A Closer Look at the Colon Condition That Hospitalized the Pope

On Sunday evening, Pope Francis was operated on for a colon disease called “symptomatic stenotic diverticulitis”. The elective surgery, performed at the Gemelli Hospital in Rome, took about three hours, according to the Holy See Press Office.

Francis, 84, is generally healthy and this is the first time he has been hospitalized since he became Pope in 2013. He is vigilant and breathing alone, according to a Vatican spokesman, and is expected to be for. stay in the hospital seven days.

To a man his age, the illness, surgery, and expected recovery sound reasonable, doctors said, and he should be able to make a full recovery.

“I’m a little surprised, but not worried, about seven days in the hospital,” said Dr. Philip S. Barie, Professor Emeritus of Surgery at Weill Cornell Medical College. “That’s probably out of caution and the fact that he’s 84.”

Despite its intimidating name, symptomatic stenotic diverticulitis is a relatively common and treatable condition.

It starts out as a mild condition called diverticulosis, which is essentially a collection of bags in the wall of the colon, usually on the left side. Diverticulosis is very common: around two in three people have the pouches by the time they are 60 or 70 years old.

For most people, the bags do not cause any problems, other than occasional blood in the stool. But about 10 to 15 percent of people with diverticulosis have their pouches clogged and inflamed, which can bring patients to the emergency room.

This inflammation, called diverticulitis, “is also incredibly common,” said Dr. David R. Flum, professor of surgery at the University of Washington at Seattle.

Diverticulitis affects 3 to 5 million people each year in the United States alone and is usually treated with only antibiotics. However, in some severe cases, surgery may be required – which is also not uncommon.

“Diverticulitis is one of the most common reasons for colon surgery in the United States,” said Dr. Flum.

It is believed that diverticulosis is the result of a Western diet that is low in fiber and high in processed foods. It is common in the United States and certain countries like Scotland, and much less common in African countries, for example.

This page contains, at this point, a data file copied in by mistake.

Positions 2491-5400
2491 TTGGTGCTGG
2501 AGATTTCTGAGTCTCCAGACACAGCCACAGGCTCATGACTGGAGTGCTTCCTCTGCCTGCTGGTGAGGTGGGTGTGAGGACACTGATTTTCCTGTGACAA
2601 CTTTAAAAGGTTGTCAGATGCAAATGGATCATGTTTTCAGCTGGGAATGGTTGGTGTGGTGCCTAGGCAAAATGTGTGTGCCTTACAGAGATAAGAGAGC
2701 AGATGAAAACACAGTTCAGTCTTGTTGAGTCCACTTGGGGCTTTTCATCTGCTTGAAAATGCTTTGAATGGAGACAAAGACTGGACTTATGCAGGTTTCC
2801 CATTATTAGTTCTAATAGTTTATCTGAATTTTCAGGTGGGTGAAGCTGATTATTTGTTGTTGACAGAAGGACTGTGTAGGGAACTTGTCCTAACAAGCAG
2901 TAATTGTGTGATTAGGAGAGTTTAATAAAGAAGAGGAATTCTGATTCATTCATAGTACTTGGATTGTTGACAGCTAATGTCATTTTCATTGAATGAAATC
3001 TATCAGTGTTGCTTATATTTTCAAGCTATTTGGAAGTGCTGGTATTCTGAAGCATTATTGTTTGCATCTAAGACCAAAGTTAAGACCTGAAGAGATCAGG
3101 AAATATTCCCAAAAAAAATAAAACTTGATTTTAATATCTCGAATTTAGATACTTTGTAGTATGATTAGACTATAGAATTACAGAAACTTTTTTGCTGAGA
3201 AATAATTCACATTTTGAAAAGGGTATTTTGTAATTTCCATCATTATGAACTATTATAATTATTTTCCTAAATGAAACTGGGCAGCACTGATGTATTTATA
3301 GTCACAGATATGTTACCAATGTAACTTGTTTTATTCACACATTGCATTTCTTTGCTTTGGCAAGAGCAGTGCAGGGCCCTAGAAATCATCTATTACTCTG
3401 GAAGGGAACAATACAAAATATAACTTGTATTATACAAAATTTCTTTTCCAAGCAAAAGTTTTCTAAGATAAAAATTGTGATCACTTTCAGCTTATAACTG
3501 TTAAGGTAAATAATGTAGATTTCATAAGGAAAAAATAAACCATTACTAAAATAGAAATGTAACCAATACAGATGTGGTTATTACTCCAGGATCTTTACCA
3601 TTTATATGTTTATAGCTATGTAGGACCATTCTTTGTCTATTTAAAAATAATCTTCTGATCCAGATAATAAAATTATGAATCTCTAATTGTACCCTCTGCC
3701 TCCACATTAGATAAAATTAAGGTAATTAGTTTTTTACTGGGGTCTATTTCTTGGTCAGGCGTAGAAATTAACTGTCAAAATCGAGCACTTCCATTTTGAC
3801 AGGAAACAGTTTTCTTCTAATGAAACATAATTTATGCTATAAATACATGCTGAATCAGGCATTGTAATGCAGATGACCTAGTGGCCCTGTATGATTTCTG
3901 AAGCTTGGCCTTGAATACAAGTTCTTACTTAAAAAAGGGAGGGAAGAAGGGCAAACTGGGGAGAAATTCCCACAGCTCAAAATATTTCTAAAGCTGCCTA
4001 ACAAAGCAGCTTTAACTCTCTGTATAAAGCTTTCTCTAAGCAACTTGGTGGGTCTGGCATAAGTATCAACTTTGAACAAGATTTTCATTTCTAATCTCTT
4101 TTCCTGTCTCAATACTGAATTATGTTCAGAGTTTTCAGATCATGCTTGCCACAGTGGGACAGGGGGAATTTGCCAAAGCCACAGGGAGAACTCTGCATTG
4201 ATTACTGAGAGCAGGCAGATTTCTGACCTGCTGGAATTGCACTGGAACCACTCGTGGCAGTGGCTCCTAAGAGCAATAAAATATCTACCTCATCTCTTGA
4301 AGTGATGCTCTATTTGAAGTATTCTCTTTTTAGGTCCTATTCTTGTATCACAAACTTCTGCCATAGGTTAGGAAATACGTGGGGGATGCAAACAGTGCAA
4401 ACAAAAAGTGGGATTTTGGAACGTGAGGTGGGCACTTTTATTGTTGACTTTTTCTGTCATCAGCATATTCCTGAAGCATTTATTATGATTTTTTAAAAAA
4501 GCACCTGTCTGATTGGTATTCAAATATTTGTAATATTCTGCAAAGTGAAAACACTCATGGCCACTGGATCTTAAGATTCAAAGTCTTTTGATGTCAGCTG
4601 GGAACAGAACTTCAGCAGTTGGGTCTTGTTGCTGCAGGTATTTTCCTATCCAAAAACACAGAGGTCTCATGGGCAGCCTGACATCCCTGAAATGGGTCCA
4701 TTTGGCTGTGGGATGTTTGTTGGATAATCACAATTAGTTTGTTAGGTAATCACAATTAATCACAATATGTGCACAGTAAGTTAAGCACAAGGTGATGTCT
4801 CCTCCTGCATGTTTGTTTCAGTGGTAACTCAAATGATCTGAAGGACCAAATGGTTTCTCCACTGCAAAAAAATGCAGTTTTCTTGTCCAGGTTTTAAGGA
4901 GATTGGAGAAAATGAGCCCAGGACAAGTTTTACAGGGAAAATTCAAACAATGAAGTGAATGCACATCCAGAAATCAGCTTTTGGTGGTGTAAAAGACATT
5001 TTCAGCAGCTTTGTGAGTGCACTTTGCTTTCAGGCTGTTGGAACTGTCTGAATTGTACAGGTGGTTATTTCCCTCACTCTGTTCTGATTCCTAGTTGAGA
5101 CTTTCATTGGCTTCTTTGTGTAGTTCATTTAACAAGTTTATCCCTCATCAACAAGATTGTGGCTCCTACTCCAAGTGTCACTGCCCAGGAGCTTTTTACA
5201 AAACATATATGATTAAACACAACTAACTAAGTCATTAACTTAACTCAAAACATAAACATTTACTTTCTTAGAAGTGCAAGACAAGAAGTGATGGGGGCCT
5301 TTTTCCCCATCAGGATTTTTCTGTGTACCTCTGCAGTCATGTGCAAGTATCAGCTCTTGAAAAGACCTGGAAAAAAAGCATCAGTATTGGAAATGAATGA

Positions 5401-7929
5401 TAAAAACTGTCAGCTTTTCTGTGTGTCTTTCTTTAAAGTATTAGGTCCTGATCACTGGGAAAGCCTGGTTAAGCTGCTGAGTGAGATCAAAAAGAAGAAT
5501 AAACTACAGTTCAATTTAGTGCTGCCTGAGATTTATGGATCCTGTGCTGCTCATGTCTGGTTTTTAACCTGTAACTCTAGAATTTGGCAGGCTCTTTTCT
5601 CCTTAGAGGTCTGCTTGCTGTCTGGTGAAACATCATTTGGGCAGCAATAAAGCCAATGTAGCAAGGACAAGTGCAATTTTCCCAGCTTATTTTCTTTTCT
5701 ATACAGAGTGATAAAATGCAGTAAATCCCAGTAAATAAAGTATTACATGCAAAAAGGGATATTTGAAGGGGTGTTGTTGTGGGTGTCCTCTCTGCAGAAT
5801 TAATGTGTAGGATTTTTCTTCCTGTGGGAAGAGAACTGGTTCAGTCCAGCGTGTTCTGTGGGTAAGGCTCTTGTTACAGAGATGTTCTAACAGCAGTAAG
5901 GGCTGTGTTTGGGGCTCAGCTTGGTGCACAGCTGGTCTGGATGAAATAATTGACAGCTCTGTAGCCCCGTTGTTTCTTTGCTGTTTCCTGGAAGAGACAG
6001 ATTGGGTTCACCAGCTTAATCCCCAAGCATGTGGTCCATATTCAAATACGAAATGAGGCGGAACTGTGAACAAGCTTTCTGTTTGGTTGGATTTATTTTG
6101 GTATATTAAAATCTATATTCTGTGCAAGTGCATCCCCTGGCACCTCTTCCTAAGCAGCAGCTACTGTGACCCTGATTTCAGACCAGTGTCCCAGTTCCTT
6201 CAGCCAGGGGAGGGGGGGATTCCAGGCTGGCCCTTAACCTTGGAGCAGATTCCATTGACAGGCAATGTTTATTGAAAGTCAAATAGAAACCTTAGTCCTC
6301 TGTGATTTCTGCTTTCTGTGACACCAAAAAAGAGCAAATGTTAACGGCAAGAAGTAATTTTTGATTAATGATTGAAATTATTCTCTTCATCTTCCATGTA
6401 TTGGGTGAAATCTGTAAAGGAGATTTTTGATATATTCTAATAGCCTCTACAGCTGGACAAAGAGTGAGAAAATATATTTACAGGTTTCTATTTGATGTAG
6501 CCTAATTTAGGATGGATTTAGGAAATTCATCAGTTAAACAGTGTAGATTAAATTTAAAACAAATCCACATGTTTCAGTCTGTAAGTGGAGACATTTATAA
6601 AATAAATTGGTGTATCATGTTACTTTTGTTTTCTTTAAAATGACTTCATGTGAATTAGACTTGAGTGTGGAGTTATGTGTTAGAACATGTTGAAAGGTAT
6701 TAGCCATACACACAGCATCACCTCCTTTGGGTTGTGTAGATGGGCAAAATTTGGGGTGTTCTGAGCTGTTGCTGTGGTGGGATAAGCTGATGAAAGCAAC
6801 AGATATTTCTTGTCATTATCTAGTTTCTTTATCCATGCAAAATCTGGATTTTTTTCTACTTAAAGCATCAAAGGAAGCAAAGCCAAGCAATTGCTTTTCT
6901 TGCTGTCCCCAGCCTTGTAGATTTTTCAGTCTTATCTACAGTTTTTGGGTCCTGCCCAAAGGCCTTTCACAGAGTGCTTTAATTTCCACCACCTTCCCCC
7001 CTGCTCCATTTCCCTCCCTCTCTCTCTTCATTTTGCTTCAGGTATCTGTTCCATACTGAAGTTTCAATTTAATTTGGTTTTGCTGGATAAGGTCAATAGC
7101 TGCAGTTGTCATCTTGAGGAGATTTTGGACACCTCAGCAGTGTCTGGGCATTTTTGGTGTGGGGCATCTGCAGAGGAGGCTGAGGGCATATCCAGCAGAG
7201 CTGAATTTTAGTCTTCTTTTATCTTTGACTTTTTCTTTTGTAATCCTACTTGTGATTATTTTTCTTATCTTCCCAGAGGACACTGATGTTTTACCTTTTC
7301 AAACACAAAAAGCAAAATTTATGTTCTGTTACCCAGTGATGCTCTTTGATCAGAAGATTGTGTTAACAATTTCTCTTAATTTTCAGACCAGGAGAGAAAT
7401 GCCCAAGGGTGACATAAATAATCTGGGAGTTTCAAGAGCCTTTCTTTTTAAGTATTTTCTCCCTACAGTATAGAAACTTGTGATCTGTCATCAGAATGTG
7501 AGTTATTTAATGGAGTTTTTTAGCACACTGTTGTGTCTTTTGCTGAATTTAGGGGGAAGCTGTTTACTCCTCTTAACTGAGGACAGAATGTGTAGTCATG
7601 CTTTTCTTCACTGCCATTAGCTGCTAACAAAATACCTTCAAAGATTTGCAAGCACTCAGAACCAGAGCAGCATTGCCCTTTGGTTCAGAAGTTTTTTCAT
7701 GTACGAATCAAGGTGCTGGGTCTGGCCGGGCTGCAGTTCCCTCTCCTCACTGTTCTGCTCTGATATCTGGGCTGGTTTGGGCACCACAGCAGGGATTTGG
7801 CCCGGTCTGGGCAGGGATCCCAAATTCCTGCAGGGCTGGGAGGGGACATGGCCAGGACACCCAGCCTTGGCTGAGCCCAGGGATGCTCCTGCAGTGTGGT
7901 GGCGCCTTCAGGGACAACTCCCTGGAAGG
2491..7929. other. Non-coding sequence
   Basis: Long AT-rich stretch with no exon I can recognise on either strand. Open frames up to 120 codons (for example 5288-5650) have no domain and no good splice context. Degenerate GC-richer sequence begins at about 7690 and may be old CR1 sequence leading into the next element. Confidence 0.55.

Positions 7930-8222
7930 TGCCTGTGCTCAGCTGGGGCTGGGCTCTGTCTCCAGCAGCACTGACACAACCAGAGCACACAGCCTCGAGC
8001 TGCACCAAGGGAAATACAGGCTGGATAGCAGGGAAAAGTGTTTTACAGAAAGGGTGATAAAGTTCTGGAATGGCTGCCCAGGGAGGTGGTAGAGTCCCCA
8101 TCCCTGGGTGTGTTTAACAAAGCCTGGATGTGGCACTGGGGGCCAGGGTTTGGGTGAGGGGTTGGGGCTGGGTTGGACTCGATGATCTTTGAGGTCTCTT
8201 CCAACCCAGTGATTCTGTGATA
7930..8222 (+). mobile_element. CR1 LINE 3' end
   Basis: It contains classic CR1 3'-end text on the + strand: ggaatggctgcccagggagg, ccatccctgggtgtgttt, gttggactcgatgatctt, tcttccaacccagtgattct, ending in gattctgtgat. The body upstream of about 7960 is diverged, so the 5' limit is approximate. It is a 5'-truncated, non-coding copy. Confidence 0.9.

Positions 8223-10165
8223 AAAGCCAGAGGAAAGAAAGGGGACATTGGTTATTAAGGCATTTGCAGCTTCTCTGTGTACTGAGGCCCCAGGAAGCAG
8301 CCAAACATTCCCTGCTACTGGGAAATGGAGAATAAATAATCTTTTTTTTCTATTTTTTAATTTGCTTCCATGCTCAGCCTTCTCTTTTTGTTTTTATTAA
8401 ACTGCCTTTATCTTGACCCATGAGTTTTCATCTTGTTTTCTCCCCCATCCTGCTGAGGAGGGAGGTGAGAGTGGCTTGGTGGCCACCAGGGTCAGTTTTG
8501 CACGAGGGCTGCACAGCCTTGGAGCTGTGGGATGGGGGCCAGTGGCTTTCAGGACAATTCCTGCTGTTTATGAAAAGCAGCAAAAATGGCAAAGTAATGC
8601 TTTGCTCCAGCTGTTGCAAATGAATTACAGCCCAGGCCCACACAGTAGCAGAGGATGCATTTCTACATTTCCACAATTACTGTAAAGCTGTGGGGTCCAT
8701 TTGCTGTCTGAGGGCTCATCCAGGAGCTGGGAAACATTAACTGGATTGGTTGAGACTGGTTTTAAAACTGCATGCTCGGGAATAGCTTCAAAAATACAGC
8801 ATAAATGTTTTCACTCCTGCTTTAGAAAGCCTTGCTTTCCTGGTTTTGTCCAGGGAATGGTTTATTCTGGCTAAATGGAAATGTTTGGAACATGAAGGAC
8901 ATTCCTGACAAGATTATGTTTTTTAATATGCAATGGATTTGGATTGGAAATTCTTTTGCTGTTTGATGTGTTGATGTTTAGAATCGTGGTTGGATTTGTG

Dr. Barie recalled a senior United Nations official from Africa who had been stationed in New York for more than 20 years. The man’s dietary change during this time was enough to “develop a disease that he probably would not have gotten if he had stayed in his home country,” said Dr. Barie.

A low-fiber diet, especially if too little water is consumed, can lead to constipation. “The stool becomes smaller, harder, and harder to pass. In order to pass it, you have to create more pressure in your colon and push more, ”explained Dr. Barie.

The pressure causes the lining of the colon to sag. And if leftovers like cucumber or tomato seeds get stuck in the bags, they can ignite the food.

Each episode of diverticulitis can gradually scar and thicken the colon wall, eventually shrinking the passage about 90 percent from its typical width to just a quarter of an inch – the diameter of a # 2 pencil.

If there is no movement at all, the patient can develop a colon obstruction that requires emergency surgery. But more often, people like Francis have symptoms that are so debilitating that they consider elective surgery.

Diverticulosis causes few symptoms and can go unnoticed. The symptoms become noticeable in the inflamed state of diverticulitis.

The spectrum of symptoms varies depending on the severity of the stricture and its location in the colon. If symptoms are bad enough, doctors may order a colonoscopy to identify the stricture.

Francis could have had gas or abdominal cramps and possibly had enough pain to consider elective surgery, said Dr. Barie.

In milder stages, diverticulitis can be treated on an outpatient basis with oral antibiotics. More severe cases may require hospitalization and intravenous antibiotics.

Some severe cases could be treated long-term with only medical-grade fiber, probiotics to alter gut bacteria, and an aspirin-like drug that reduces inflammation in the colon. Dr. Flum is leading a large study comparing medical management to surgery. The start of the study was delayed by the pandemic, but is expected to be completed by 2025.

When a patient has had many attacks of diverticulitis, surgery is often the only option. “Until it gets to the point where it’s scarred and too tight, we don’t have a lot of medical options,” said Dr. Flum.

In operations like the one Francis most likely underwent, doctors remove a portion of the colon called the sigmoid colon, where diverticulitis is most common. You can remove up to a few inches to a foot of the colon and sew the cut ends.

The Pope’s operation was most likely performed using laparoscopy, which requires far fewer incisions than traditional methods. Still, up to one in five people who have this surgery can develop infections, so “infection prevention is an important thing,” said Dr. Barie.

For the first month, Francis can follow a low residue diet aimed at avoiding large bowel movements. Then he may be advised to eat a high-fiber diet to prevent diverticulitis elsewhere in the colon – although this is unlikely at his age as it takes time to develop.

It’s also a good sign that he’s fine overall. In 1957, an upper lung lobe was removed from him due to complications from tuberculosis. And for the past few years, his breathing seemed to be strained while he was speaking. In 2019, a cataract was removed from him and he was vaccinated against the coronavirus in January.

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